Check out these workshops happening in January 2021!
This winter, instead of hibernating, write in the company of others!!!
For those who want to progress a thesis or book chapter, course assignment, scientific article, proposal for a communication, scholarship application, etc.
Catherine Déri, PhD Candidate, will be leading writing sessions every two weeks, on Monday mornings from 09h00 to 12h30 (starting on January 25th):
- 09h00 to 09h30 – Sharing of experience on specific topics related to writing
- 09h30 to 10h30 – 50 min of intensive writing + 10-min break
- 10h30 to 11h30 – 50 min of intensive writing + 10-min break
- 11h30 to 12h30 – 50 min of intensive writing + 10 min of discussion on our achievements
To register, simply send an email to Catherine Déri at firstname.lastname@example.org
Hoping to see you in droves!
EGSA invites you to the film screening 28 Moments of Black Canadian History on February 27, 2020 at 6PM in Lamoureux Hall room 240.
This is a FREE event and light snacks will be provided. Please register by Tuesday February 25th, 2020 at 4:30pm by clicking the following link: shorturl.at/zTY2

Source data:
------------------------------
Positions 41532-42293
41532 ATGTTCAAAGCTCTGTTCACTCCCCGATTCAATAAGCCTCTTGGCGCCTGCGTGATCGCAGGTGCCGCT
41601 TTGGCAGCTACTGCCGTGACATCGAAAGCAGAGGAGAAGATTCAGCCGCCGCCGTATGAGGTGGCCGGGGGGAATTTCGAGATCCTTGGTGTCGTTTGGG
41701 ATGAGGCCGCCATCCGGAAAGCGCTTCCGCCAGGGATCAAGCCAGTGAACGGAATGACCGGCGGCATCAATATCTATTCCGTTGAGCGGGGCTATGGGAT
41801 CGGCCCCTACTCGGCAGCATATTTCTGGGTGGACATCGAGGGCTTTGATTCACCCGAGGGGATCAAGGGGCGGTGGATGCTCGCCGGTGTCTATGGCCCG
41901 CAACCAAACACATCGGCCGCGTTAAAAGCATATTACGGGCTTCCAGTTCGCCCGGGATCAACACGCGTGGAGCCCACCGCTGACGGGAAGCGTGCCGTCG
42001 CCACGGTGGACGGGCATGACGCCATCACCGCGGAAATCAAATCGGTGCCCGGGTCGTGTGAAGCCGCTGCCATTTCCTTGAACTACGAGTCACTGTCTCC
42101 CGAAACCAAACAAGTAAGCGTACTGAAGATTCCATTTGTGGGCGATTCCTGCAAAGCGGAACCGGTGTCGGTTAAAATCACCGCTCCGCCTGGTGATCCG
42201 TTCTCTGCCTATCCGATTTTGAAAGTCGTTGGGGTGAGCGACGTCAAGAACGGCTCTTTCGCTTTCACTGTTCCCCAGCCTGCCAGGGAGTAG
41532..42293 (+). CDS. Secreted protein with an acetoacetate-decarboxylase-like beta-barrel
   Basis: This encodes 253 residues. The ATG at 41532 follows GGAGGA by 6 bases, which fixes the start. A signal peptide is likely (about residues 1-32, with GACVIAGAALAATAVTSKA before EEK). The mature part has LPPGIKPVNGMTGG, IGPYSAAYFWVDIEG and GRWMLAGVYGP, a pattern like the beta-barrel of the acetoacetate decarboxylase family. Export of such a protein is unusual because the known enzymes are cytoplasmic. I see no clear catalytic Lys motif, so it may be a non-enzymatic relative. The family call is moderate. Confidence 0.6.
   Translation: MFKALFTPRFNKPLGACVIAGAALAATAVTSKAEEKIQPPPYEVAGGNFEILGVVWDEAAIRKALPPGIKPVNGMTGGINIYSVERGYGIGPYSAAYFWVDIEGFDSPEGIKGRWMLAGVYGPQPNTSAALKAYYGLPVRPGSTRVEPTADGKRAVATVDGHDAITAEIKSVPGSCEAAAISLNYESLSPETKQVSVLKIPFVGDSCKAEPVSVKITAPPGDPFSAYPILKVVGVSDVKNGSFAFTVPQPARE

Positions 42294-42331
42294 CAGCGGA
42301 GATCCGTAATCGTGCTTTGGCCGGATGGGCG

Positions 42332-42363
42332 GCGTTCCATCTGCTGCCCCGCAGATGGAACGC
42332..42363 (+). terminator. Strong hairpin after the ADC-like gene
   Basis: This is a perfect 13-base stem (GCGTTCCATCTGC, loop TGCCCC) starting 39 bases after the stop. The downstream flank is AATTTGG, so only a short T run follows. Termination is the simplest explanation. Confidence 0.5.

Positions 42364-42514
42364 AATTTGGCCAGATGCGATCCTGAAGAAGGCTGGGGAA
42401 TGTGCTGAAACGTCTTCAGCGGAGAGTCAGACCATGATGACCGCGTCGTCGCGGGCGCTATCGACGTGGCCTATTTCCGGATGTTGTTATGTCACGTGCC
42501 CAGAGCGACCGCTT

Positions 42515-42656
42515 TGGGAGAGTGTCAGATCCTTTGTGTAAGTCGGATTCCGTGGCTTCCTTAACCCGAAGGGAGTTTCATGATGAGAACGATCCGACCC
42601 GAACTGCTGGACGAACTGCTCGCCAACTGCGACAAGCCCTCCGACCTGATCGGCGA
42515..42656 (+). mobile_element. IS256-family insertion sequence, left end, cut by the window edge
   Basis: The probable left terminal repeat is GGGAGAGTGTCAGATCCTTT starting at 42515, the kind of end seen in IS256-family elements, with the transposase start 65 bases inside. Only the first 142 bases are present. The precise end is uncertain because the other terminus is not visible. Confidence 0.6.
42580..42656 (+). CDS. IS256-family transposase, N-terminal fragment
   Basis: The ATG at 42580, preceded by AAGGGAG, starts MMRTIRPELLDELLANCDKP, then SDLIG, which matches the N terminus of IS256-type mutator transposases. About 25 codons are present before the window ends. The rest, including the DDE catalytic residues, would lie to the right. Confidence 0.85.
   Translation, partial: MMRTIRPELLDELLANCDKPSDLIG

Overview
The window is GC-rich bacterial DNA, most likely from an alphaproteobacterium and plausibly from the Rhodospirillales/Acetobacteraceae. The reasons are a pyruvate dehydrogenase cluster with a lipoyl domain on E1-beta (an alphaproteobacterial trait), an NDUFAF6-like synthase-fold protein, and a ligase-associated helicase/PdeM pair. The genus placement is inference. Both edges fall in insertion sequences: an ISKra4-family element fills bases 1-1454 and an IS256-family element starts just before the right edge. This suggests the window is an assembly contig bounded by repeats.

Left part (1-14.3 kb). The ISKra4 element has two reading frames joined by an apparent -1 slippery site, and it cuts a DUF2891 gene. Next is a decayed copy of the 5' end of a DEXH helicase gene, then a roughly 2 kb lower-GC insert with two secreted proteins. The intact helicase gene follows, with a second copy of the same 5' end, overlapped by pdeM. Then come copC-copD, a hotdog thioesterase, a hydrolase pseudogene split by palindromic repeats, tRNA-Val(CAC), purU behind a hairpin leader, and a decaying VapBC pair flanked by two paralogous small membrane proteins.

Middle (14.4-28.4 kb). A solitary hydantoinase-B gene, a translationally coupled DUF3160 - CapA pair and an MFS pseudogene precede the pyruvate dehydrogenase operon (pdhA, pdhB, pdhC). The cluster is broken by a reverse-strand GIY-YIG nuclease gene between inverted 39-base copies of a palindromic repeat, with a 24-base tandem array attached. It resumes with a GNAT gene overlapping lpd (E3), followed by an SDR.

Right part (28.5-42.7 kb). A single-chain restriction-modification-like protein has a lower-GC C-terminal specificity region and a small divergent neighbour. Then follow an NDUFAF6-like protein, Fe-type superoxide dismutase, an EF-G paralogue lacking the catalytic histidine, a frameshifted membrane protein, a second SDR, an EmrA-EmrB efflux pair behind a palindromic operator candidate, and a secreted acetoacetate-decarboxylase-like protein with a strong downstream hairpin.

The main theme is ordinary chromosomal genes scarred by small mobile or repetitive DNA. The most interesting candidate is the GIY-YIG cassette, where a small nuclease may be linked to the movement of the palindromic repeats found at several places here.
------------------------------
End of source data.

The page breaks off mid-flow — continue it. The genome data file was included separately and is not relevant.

To request a locker from the EGSA-AÉDÉ in the graduate student space (LMX 354), please click on the the link below:
Fee: $6/term or $15 for the year
Please note that priority will be given to full-time students.
On May 2 nd 2019, I had the pleasure of traveling to Fredericton, New Brunswick to attend Languages Without Borders 2019 – a national conference for second language educators. My travel day started off with a few flight delays but luckily, I was not alone. In fact, I was surrounded by several members of the University of Ottawa/second language education community – all of whom were on the same flight as me! This group consisted of deans, professors, and representatives from associations such as Canadian Parents for French and l’Association canadienne des professionnels de l’immersion. Not only was it fun interacting with these individuals on a social level, it simultaneously became an opportunity to network with key individuals in my field of interest.